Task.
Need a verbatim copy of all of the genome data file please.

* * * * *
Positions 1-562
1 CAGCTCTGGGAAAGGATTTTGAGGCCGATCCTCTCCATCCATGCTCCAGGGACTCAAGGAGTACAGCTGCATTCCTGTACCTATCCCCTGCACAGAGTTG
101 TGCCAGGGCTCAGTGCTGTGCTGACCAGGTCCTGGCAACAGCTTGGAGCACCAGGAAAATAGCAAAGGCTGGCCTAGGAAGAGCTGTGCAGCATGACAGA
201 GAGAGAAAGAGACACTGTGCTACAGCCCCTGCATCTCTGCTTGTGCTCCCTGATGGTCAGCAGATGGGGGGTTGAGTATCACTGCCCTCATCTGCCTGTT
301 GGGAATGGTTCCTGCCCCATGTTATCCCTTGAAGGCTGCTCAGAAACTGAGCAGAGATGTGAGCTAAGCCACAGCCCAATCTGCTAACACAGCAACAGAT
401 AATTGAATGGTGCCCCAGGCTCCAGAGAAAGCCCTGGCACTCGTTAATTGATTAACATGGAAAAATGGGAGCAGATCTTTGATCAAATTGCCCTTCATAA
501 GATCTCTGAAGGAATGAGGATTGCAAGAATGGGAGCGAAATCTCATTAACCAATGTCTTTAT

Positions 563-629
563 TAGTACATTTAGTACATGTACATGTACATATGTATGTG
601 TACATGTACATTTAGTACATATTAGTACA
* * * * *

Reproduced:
Positions 1-562
1 CAGCTCTGGGAAAGGATTTTGAGGCCGATCCTCTCCATCCATGCTCCAGGGACTCAAGGAGTACAGCTGCATTCCTGTACCTATCCCCTGCACAGAGTTG
101 TGCCAGGGCTCAGTGCTGTGCTGACCAGGTCCTGGCAACAGCTTGGAGCACCAGGAAAATAGCAAAGGCTGGCCTAGGAAGAGCTGTGCAGCATGACAGA
201 GAGAGAAAGAGACACTGTGCTACAGCCCCTGCATCTCTGCTTGTGCTCCCTGATGGTCAGCAGATGGGGGGTTGAGTATCACTGCCCTCATCTGCCTGTT
301 GGGAATGGTTCCTGCCCCATGTTATCCCTTGAAGGCTGCTCAGAAACTGAGCAGAGATGTGAGCTAAGCCACAGCCCAATCTGCTAACACAGCAACAGAT
401 AATTGAATGGTGCCCCAGGCTCCAGAGAAAGCCCTGGCACTCGTTAATTGATTAACATGGAAAAATGGGAGCAGATCTTTGATCAAATTGCCCTTCATAA
501 GATCTCTGAAGGAATGAGGATTGCAAGAATGGGAGCGAAATCTCATTAACCAATGTCTTTAT

Positions 563-629
563 TAGTACATTTAGTACATGTACATGTACATATGTATGTG
601 TACATGTACATTTAGTACATATTAGTACA